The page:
Anzac Day 1920, despite this unsatisfactory situation, was widely considered the most solemn and impressive yet held. By this date the overwhelming majority of New Zealand soldiers had been repatriated, thereby swelling the numbers of returned soldiers at ceremonies. Auckland had the additional attraction of the presence of the Prince of Wales, symbolically representing the link with Britain on the day that the majority of New Zealanders proudly believed marked New Zealand’s “coming of age” in the empire. Most importantly, the day fell on a Sunday and was observed in a manner that the RSA was lobbying to secure by legislation. The solemness of the observance was enhanced with the adoption in many centres of the RSA’s new suggested form of service.
The “Boxer Service”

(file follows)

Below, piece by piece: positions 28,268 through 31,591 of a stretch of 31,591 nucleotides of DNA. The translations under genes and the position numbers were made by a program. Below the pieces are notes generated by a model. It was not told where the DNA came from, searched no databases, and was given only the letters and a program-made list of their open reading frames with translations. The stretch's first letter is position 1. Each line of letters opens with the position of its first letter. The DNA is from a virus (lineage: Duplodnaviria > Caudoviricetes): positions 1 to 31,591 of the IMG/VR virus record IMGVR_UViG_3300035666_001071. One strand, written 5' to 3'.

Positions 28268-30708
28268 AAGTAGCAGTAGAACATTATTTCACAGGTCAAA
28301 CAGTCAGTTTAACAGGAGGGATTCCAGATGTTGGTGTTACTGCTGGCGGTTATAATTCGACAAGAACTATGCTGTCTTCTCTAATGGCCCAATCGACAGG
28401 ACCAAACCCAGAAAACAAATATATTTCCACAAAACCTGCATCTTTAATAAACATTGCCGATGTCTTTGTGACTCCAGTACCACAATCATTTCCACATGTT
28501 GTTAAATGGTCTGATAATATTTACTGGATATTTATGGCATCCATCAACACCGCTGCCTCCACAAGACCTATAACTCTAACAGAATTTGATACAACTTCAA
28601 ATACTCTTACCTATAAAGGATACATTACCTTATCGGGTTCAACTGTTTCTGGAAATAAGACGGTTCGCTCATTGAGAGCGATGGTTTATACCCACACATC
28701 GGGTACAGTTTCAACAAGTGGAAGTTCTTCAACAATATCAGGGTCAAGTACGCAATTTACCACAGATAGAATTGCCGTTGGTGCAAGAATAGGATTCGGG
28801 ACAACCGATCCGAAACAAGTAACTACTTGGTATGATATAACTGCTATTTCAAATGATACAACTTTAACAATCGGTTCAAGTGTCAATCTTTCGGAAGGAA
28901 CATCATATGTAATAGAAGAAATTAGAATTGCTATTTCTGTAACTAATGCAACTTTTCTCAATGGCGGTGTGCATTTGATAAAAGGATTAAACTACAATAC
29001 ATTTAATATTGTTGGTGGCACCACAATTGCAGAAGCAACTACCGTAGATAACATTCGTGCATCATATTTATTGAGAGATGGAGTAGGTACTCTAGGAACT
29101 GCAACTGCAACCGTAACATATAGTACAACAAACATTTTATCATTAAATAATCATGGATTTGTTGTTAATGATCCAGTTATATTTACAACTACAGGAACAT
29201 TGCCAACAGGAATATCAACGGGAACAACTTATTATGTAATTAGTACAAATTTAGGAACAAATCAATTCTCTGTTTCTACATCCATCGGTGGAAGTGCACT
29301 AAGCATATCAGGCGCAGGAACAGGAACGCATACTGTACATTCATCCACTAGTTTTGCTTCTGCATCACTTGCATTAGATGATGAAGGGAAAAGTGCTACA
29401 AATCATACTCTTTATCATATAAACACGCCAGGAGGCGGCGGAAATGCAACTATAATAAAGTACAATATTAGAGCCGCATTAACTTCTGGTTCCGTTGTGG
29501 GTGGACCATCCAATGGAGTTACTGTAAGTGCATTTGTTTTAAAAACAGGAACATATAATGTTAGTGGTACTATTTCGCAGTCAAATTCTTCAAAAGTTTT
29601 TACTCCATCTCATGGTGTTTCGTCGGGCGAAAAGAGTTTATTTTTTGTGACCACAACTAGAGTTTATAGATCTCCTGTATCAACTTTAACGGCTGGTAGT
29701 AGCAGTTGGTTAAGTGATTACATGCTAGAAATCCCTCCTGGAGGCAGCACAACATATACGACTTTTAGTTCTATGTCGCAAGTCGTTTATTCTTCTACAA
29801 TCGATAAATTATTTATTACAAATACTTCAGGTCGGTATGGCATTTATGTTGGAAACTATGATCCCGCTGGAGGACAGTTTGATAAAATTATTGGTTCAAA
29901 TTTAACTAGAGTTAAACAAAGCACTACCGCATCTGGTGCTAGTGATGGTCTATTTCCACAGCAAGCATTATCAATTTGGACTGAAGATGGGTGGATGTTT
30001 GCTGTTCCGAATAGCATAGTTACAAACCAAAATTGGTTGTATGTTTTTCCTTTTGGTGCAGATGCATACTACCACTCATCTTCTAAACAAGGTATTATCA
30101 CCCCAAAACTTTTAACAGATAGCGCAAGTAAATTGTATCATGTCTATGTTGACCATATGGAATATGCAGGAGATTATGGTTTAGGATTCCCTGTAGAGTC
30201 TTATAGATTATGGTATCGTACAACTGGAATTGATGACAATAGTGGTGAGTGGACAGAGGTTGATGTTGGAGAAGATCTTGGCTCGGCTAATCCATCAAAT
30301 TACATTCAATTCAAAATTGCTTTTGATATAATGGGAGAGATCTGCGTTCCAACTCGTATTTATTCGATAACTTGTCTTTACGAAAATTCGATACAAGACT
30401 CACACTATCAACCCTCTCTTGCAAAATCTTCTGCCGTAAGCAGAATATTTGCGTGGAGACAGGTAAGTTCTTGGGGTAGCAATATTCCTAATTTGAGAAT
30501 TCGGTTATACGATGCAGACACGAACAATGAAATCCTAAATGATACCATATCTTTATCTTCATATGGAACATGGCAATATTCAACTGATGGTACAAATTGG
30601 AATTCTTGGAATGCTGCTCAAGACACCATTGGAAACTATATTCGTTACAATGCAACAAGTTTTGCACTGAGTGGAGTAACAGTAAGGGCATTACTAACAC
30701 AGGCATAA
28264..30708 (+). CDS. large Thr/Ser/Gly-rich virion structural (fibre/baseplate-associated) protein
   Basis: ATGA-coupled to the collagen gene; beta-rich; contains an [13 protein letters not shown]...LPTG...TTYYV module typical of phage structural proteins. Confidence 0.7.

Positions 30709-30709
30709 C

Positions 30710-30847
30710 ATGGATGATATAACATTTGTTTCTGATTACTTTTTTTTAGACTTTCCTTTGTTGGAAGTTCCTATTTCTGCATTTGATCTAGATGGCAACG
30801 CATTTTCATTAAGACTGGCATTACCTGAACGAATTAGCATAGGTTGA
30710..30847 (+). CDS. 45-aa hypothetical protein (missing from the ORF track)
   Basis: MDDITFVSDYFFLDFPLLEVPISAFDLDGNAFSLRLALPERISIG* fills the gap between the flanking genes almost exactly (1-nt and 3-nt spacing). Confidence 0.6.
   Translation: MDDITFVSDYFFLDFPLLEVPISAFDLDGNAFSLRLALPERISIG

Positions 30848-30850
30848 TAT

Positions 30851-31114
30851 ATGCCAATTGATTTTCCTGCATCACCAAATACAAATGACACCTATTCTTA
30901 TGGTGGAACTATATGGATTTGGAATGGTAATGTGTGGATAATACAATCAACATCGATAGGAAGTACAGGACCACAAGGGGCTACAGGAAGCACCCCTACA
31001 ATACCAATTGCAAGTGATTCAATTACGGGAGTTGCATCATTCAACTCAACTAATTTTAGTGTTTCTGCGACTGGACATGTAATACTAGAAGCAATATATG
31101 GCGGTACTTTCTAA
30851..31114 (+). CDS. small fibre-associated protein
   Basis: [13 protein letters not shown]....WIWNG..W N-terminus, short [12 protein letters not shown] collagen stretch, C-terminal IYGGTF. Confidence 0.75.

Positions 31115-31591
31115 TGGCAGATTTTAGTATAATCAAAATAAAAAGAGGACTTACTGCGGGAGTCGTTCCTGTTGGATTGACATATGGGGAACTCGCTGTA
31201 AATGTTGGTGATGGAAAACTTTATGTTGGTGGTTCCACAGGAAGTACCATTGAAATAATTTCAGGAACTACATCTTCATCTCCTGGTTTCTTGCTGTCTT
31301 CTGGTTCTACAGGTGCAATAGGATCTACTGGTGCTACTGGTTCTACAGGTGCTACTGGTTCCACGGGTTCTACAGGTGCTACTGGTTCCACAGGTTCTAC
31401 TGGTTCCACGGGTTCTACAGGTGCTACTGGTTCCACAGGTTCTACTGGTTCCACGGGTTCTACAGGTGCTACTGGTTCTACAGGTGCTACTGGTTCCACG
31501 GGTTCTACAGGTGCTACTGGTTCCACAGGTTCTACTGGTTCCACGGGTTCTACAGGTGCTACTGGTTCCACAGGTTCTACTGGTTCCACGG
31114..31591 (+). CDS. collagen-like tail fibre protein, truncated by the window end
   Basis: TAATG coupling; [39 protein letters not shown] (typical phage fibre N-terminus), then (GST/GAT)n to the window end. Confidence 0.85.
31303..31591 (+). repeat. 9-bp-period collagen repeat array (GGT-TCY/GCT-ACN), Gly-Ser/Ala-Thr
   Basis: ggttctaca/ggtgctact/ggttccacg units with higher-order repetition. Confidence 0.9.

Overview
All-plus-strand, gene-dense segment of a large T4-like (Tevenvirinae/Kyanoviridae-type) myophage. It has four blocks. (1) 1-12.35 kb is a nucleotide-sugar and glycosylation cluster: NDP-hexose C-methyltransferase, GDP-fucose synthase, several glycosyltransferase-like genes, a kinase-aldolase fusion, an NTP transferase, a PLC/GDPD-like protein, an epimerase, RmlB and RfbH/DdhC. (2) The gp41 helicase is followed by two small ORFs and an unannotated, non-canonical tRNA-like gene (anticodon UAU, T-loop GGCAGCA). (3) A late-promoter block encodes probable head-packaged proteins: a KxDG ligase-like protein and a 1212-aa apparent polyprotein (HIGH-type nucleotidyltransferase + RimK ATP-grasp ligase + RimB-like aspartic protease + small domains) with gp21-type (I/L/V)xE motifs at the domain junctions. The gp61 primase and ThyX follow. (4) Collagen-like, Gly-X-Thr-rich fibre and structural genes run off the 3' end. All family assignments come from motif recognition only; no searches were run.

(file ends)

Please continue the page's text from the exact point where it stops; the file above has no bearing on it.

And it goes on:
In a move intended to secure uniformity in the manner of observance throughout the country, the NZRSA Dominion President promoted a model Anzac Day service, based on the ceremony in Dr Boxer’s hometown of Hastings. The service represented a symbolic reenactment of a burial at the front, complete with a solemn parade of returned soldiers behind a gun carriage accompanied by a uniform bearer-party which later formed a catafalque guard, with bowed heads over reversed arms, around a symbolic bier consisting of wreaths and a soldier’s hat. The chairman, a returned soldier, ensured that speeches were confined to mourning and remembrance. The marches and hymns were also deeply mournful, including Chopin’s “Funeral March”, the “Dead March” from Saul, and “Nameless Grave”. The climax came with the burial service conducted by a padre during which a pause symbolised the committal. The service concluded with a three-volley gun salute, followed by the sounding of the Last Post.